Berkley partners with Families Against Narcotics for 2 addiction programs

By: Mike Koury | Woodward Talk | Published February 23, 2021

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BERKLEY — The Berkley Public Safety Department and Families Against Narcotics will be partnering to bring two programs to the city to help people struggling with addiction.

The two programs brought on by the department’s partnership with FAN are Hope Not Handcuffs and the COMEBACK Quick Response Team. According to those involved, they hope to get the programs up and running by March 1.

For Hope Not Handcuffs, anyone struggling with addiction can come into a participating police department and ask for help without fear of being arrested.

“We will send an angel volunteer out to do the paperwork and connect them with treatment services, and that can be anyone struggling with any substance use disorder,” said Diane Engardio, program director of Hope Not Handcuffs. “It can be pain medication, it can be alcohol, it can be heroin. We don’t discriminate as long as it’s a substance use disorder.”

Public Safety Director Matt Koehn said that any interested individuals can come in and they’ll undergo a preliminary screening. After that, FAN will be contacted and an “angel” will be sent to the person to help with paperwork and provide support until a treatment option is found.

“Our first priority isn’t arrest because we know that really doesn’t help solve the problem,” Koehn said. “The idea is to get people the help they need, and in my career and even my personal life, I’ve interacted with a lot of people with addiction, and I know that sometimes they just need something to get them through the door to help themselves. That’s what we’re looking to do.”

The COMEBACK Quick Response Team is a group of three individuals who will respond to the site of an overdose within 72 hours after one has occurred to conduct a wellness check and to offer help. Those three persons will be an officer from Berkley, a peer coach and a family recovery coach.

Engardio said a peer coach is someone who has had long-term sobriety and has obtained a state certification to help others through their “lived experience of substance use disorder.” She added that a family recovery coach is someone who has been affected by a loved one’s substance use disorder.

“For example, someone who’s gone through it with their spouse or their child or their friend. So they also have lived experience because our families that are caught up in this, sometimes they’re as sick as the person with substance use disorder,” she said. “We become very dependent on their success and we get caught up in the chaos. I’ve been there myself. So the family needs support as well to learn how to get healthy and create a healthy environment.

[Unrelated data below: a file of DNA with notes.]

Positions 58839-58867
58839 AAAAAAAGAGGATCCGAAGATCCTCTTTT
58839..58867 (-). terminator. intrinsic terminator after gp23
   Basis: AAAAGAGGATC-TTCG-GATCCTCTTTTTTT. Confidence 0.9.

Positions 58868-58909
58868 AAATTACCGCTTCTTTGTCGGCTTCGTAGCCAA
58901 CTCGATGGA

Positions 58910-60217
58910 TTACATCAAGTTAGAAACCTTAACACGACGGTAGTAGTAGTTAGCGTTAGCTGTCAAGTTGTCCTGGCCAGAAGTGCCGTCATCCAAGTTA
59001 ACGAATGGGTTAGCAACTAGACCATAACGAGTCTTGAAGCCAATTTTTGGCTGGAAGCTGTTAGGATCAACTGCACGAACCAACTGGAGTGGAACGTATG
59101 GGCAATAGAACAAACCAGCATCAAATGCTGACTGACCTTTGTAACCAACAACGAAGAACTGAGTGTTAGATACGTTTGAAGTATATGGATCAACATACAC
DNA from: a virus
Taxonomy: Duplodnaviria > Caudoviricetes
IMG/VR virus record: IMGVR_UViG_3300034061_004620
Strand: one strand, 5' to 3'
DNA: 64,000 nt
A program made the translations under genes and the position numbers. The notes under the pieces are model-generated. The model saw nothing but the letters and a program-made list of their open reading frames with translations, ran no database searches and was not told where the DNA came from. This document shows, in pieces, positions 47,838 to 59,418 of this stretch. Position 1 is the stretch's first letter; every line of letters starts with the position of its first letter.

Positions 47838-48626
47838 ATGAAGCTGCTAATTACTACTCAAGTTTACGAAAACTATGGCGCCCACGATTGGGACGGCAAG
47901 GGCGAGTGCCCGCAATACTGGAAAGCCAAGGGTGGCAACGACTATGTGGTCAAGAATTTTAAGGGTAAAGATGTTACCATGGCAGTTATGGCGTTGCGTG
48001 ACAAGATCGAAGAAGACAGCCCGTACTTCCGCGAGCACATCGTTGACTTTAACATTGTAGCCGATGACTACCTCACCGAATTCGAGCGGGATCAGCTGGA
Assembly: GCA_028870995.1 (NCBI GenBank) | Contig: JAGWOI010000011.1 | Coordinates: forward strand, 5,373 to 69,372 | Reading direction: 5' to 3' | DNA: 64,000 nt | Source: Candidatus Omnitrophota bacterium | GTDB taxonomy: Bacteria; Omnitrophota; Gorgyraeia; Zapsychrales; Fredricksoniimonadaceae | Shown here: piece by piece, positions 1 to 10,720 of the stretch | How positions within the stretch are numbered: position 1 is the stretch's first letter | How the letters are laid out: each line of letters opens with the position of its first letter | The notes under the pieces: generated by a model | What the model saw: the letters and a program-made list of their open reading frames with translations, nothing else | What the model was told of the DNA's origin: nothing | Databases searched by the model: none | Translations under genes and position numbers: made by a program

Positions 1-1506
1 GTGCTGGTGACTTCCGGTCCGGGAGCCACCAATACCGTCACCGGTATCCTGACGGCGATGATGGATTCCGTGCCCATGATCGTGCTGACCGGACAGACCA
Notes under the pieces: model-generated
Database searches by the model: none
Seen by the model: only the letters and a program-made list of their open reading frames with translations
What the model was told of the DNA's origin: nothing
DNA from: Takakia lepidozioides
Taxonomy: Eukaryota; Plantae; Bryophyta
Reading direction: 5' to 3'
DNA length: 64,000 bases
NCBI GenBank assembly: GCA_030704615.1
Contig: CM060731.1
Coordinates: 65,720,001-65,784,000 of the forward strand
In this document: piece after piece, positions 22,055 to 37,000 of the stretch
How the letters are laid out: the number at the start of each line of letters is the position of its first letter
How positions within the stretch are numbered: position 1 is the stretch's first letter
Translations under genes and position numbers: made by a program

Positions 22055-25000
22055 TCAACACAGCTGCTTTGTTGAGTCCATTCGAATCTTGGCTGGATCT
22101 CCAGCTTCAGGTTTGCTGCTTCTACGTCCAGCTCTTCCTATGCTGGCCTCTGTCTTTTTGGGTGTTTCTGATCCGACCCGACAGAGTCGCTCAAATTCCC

“Our coaches work with the family members for three months and teach them how to set boundaries and things of that nature,” she continued. “We give them tools and resources. You know, understanding addiction, most families don’t really understand why this is happening, so we do a lot of education.”

While undergoing training with FAN, Koehn learned from FAN that people with alcohol addiction also can be helped, which he was happy to hear about.

“In Berkley, we definitely have addiction of controlled substances and prescription substances, but we do see a lot of people that need help with alcohol addiction,” he said. “I see reports every day with alcohol addiction where it’s led to family disputes or crime.”

Koehn said the two programs compliment each other well and that getting them off the ground in Berkley is something he’s wanted to do for a while.

“We definitely see a connection with addiction in people we deal with, both in family disturbances or medical runs, or some of the perpetrators of crimes, there’s a connection, and whatever we can do to help people with addiction and their families, we’re more than willing to do,” he said.

When they started the QRT program, Engardio said, they were unsure if individuals would be open to help, but so far the majority of people who do answer the door accept a conversation with them.

“If they don’t feel ready to go right into treatment, many of them accept a peer recovery coach. So that coach will work with that person for the next three months, and somewhere in that range, we hope that they will seek treatment in a recovery inpatient or outpatient treatment during that time, or we will connect the families to a coach, even if the person with substance use disorder doesn’t accept services,” she said. “Overall, it’s been a very successful program.”

Anyone looking to become an angel with FAN can learn more at www.familiesagainstnarcotics.org.

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